the guardians of wild spaces

I’ve been playing Devil's Advocate with a group of yoga teachers who want to be able to give out dietary advice in yoga classes. Some want to be able to tell people to eat meat and others want to be able to tell people not to eat meat, and some are claiming Ayurveda is a part of yoga so anything they do in the name of Ayurveda is ok. Some are even claiming that anything they claim is ahimsa is ok.

The trouble is that people can spin devil’s advocacy as ahimsa, and this can be used to shut down debate, and stifle critical thinking and promote group think. And before you know it all discernment is suspended and we’re a cult. If you think this sounds extreme, read into the recent court case around the Jivamukti sex scandal. Read the report of the Royal Commission into child sex abuse in the Satyananda ashram in Australia. We cannot afford to loose critical thinking in yoga. Indeed, discernment is a part of yoga, its called viveka according to the Sutras of Patanjali.

Devil’s Advocacy is how we learn. Dam it, its part of yoga! Even in the populist view of yoga we have the concept of attachment being undesirous. When we get too attached to one point of view we are stuck in a vritti and a good teacher might try to loosen that attachment, even if it means that others might think them a bit of an arse. The aforementioned Sutras of Patanjali even mention a practice of trying on the opposite view point to loosen those vrittis. And that is also called Devil’s Advocacy.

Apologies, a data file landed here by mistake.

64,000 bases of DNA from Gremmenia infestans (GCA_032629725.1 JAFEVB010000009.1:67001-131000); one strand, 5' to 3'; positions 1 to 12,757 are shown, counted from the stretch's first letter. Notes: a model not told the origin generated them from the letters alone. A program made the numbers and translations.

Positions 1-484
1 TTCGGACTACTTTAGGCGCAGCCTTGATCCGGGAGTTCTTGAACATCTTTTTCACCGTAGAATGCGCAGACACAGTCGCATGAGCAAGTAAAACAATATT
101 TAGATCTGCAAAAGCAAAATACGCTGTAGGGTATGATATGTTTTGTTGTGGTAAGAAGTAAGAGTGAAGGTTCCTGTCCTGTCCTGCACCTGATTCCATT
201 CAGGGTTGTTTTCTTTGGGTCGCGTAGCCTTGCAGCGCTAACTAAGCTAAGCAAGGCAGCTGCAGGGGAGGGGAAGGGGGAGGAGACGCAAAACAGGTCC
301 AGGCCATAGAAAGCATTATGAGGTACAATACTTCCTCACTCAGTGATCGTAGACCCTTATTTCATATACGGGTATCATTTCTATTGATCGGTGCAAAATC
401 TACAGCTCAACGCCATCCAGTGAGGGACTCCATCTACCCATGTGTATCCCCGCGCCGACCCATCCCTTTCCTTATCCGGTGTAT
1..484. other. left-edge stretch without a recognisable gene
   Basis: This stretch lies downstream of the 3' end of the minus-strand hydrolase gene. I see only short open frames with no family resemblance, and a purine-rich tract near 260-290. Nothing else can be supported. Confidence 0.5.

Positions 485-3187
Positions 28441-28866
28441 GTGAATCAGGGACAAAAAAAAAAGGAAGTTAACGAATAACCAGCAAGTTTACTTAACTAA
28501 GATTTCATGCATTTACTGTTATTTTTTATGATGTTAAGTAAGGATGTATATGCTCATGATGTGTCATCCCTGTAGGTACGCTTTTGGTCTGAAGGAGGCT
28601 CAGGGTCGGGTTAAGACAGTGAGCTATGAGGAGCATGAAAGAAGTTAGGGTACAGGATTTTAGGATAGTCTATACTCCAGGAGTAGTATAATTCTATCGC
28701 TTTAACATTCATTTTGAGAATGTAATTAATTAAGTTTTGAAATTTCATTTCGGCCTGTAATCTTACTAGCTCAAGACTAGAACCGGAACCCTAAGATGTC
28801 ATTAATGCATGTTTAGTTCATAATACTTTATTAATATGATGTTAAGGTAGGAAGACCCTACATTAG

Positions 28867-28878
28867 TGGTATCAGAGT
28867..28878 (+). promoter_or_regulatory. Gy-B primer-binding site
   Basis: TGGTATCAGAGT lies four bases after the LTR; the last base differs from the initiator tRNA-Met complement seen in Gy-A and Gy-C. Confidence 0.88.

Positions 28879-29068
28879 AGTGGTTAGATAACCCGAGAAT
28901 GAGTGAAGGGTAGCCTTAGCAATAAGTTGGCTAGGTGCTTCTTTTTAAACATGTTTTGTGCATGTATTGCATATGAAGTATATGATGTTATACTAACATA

What interests me about this debate over dietary advice is not whether I or anyone else for that matter does or does not mention food in class. I mentioned sausage rolls in class today because its what I call one of my wrist & shoulder harmonising practices. Someone told me they’d be going to Greggs after class now. I told them I took no responsibility for any unhealthy eating decisions they might make as a result of my mentioning sausage rolls. But was that dietary advice? How far do we take this? What interests me is not so much where we draw the line now, its the legalities of our position as yoga teachers, and how any change in that may affect what we can and cannot call yoga.

wild thing swingers.jpg

At the moment 'Yoga Teacher' is not a legally protected title, so we can generally get away with doing whatever we want to do and calling it yoga. But what happens if the NOS comes back? Then yoga teaching is legally defined and has clear boundaries based on that definition and once those boundaries are set, any member of the public can claim that someone operating outside of those boundaries is not delivering yoga. So if SkillsActive and the BWY had their way a couple of years ago, we would have taken the 1st step down the road of none of us being able to call anything we do yoga unless it was basically some form of stretching with a bit of breathing and relaxation.